Massachusetts is engaged in new efforts to increase access to doula support services, particularly in communities of color. The Betsy Lehman Center for Patient Safety conducted a survey of practicing doulas and hosted focus groups with both doulas and consumers to help inform those efforts. This report summarizes the information and perspectives shared with the Center.
Doulas perform a valuable service and both doulas and consumers cite numerous potential gains from an expansion of services in Massachusetts.
Massachusetts has a foundational group of experienced, dedicated doulas on which to build a more robust network of community-based practitioners.
Doula support services are largely paid out of pocket, making it difficult for doulas to keep costs affordable for consumers while also earning a living wage.
In addition to economic barriers, other factors that complicate efforts to expand use of doula services include workforce development issues and consumers’ lack of familiarity with doula services.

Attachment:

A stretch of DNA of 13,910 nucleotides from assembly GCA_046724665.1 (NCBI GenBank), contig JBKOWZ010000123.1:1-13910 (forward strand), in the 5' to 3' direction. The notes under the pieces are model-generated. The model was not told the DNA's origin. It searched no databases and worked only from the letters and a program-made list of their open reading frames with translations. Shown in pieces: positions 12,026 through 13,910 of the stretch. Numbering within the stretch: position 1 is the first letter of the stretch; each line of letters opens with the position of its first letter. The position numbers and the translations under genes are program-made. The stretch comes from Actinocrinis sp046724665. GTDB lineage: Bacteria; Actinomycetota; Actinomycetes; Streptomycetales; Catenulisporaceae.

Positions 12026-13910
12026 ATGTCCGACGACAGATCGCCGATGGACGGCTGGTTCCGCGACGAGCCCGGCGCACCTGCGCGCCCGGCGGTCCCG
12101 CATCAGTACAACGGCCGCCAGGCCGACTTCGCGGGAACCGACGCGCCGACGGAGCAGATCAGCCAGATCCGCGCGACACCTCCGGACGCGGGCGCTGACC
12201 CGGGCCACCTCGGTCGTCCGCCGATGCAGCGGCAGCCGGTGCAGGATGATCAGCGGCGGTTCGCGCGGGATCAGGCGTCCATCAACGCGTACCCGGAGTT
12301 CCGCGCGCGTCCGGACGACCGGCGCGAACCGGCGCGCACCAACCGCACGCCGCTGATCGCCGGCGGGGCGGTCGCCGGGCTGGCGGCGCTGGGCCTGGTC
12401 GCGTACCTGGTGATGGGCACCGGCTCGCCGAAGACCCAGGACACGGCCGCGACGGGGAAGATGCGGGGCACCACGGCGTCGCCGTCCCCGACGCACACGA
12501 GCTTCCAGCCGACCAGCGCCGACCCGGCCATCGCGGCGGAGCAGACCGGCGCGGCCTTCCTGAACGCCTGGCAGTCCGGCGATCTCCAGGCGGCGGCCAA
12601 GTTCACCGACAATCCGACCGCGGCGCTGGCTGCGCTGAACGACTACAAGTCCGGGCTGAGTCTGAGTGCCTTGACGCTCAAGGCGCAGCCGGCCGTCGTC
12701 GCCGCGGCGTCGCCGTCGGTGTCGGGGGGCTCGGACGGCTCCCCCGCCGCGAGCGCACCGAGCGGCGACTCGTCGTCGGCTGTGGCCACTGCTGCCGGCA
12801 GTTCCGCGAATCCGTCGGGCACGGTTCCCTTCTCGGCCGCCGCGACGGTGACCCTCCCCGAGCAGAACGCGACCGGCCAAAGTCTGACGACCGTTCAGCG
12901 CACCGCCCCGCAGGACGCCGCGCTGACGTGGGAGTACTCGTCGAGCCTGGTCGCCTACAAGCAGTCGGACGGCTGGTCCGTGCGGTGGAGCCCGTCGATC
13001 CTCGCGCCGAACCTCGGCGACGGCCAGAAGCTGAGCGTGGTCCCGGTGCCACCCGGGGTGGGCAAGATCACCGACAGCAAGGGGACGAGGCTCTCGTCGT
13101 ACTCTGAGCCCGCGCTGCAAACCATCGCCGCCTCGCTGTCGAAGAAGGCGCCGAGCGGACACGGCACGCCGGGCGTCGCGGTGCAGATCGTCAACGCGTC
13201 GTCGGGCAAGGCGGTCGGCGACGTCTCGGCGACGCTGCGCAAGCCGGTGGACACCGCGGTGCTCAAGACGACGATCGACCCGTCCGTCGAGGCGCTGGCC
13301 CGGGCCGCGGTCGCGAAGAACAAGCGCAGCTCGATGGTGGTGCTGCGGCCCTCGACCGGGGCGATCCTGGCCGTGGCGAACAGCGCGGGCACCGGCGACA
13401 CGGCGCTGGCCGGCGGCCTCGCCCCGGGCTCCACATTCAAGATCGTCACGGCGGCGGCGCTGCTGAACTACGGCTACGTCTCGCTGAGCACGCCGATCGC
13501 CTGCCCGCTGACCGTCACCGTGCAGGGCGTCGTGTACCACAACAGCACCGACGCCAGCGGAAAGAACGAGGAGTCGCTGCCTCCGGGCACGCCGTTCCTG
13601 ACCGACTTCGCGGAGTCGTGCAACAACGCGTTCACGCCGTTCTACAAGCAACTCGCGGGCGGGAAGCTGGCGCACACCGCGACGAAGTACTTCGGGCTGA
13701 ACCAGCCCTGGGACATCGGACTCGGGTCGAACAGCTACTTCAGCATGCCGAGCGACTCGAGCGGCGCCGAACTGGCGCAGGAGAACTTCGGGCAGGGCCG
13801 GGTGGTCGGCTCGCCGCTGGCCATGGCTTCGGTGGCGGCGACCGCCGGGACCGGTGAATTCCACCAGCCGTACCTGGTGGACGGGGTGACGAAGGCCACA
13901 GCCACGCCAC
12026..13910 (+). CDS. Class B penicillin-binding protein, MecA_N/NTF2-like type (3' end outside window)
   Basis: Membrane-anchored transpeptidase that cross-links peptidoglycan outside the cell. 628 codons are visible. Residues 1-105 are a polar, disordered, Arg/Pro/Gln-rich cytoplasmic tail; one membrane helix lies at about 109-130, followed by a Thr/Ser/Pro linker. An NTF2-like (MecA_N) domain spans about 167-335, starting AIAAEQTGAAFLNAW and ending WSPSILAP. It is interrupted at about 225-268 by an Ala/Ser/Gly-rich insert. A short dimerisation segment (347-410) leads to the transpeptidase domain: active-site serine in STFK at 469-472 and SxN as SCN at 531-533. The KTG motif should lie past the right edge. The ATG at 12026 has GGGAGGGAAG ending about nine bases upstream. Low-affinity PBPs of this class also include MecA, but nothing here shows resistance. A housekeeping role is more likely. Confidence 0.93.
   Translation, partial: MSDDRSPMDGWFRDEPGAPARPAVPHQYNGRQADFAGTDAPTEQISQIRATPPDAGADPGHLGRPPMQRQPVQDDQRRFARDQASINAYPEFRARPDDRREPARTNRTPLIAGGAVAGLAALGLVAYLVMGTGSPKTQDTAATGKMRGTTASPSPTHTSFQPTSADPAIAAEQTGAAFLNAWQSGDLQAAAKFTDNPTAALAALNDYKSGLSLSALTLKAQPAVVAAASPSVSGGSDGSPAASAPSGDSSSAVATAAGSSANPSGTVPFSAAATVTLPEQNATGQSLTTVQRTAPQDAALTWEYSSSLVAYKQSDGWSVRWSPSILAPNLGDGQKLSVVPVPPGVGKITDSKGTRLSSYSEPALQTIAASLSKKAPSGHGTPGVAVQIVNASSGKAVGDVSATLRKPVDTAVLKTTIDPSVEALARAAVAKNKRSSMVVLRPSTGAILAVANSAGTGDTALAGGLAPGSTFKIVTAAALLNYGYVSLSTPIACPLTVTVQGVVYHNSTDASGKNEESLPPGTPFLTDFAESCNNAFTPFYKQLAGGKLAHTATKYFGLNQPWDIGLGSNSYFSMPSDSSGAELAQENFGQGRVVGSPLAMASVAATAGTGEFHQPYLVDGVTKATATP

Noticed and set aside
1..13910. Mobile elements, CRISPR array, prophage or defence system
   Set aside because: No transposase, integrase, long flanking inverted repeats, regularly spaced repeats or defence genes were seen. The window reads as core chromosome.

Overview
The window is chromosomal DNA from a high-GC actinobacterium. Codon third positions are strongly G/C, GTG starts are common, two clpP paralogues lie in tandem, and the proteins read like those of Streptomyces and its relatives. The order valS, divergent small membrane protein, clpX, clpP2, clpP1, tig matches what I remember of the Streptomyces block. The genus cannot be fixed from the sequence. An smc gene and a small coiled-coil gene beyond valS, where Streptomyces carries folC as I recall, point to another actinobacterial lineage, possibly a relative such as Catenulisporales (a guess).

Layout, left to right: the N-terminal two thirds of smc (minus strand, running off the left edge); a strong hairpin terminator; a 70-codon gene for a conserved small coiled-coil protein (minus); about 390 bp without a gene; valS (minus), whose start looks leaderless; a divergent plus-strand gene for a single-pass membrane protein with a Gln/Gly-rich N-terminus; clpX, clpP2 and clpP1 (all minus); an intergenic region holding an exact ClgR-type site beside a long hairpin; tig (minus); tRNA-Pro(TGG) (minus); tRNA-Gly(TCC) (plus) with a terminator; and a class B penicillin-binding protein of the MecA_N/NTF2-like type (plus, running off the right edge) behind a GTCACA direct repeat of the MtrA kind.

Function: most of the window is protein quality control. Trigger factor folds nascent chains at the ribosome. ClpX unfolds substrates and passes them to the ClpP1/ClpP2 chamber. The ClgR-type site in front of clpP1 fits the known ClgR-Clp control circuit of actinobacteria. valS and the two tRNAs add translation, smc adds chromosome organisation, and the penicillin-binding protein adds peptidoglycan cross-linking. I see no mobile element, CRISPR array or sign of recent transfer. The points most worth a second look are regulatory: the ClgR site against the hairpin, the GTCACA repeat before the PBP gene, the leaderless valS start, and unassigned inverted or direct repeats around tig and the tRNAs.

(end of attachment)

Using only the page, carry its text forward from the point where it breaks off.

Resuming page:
Doulas and consumers call for accessible, equitable doula support services, and a commitment from the health care system to explicitly address racism and discrimination in birthing care.
Limitations of and expense associated with current training and certification standards must be addressed, particularly for doulas who will work with Black birthing people
Credentialing and compensation decisions will impact the effectiveness of proposals to expand access to doula support services.